Letter: Child labour that supports families

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Sir: Tim McGirk is right to highlight the plight of working children in India ('Help at hand for the slave weavers robbed of childhood', 2 January). However, the problem of child labour in India has to be seen not in isolation but against the background of general economic and social underdevelopment in that country.

India is facing a grave economic crisis. There is a very high degree of unemployment at present. For every single vacancy, there are at least 2,000 applications. Families living in the rural areas of Bihar and Orissa are worst hit and the wages earnt by their children are their only source of income. If the products made by child labour abroad are banned in the West, it will only make the plight of these children and their families infinitely worse.

Child labour in any form is despicable. That is why India has passed many laws banning the employment of children. But unless the government can provide alternative employment for the parents, it would be morally indefensible to enforce the law. Human rights activists who are constantly putting pressure on their governments to impose a ban on products made abroad by child labour are thus merely dealing with the symptoms, not the cause.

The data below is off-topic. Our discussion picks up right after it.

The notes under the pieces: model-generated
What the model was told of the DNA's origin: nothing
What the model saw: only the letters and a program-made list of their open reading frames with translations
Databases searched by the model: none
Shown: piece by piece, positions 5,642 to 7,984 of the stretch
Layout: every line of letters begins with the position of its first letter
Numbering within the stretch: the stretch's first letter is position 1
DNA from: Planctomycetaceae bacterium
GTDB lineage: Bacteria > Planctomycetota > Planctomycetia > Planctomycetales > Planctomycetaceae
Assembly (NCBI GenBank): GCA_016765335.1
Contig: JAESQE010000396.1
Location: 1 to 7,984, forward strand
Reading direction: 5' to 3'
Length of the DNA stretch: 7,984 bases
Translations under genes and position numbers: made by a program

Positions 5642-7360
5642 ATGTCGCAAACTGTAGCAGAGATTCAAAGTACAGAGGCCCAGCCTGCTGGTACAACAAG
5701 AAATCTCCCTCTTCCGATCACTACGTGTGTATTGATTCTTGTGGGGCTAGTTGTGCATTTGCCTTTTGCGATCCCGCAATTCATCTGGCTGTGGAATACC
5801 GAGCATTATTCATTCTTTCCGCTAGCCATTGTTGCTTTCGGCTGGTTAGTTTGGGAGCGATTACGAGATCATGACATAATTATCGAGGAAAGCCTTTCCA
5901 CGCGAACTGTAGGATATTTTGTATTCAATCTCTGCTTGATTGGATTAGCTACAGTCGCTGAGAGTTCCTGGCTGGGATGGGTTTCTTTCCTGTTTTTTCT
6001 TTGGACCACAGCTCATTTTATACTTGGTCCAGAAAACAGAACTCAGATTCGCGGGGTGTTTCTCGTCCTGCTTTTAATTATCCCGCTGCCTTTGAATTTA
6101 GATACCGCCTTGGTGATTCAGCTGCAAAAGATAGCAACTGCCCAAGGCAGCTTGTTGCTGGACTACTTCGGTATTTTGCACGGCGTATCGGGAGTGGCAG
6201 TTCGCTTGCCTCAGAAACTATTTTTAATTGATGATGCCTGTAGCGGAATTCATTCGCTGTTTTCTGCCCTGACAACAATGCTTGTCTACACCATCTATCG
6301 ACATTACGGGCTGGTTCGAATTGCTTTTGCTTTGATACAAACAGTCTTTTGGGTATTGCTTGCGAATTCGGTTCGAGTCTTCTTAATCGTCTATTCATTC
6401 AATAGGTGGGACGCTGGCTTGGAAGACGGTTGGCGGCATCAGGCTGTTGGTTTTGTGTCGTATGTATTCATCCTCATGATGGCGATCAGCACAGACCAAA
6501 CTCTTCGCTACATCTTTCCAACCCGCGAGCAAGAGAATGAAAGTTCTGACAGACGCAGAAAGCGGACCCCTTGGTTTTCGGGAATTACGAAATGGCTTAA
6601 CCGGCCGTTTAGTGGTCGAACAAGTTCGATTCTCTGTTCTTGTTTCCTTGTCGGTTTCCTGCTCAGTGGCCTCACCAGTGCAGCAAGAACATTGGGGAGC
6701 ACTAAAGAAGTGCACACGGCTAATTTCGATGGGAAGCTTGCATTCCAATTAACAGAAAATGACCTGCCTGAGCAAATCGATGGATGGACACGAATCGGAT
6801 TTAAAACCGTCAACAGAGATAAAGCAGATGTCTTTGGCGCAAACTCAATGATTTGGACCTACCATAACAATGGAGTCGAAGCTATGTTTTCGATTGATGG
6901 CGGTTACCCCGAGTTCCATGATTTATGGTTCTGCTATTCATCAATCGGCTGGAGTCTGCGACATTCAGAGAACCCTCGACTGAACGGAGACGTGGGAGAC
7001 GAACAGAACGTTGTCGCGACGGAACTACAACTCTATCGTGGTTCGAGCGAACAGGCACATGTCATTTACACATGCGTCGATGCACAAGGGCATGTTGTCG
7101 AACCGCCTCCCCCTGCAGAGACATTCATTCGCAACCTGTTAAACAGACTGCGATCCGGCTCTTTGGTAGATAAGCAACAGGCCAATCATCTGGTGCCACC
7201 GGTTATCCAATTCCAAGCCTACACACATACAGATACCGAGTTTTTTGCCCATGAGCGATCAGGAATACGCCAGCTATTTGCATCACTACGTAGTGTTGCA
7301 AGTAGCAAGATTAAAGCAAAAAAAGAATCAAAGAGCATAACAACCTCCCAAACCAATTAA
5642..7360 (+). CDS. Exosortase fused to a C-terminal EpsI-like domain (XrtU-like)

Under the United Nations Convention on Human Rights, all citizens are entitled to basic human necessities, including the right to live and the right to work. The import ban sought by the human rights activists would deprive thousands of Indian families of their only livelihood, thus forcing them to the verge of starvation and death.

Unless an alternative arrangement is made for the affected families, the import ban would violate Article 1 of the UN Convention on Human Rights.

Yours faithfully,


Gants Hill,


2 January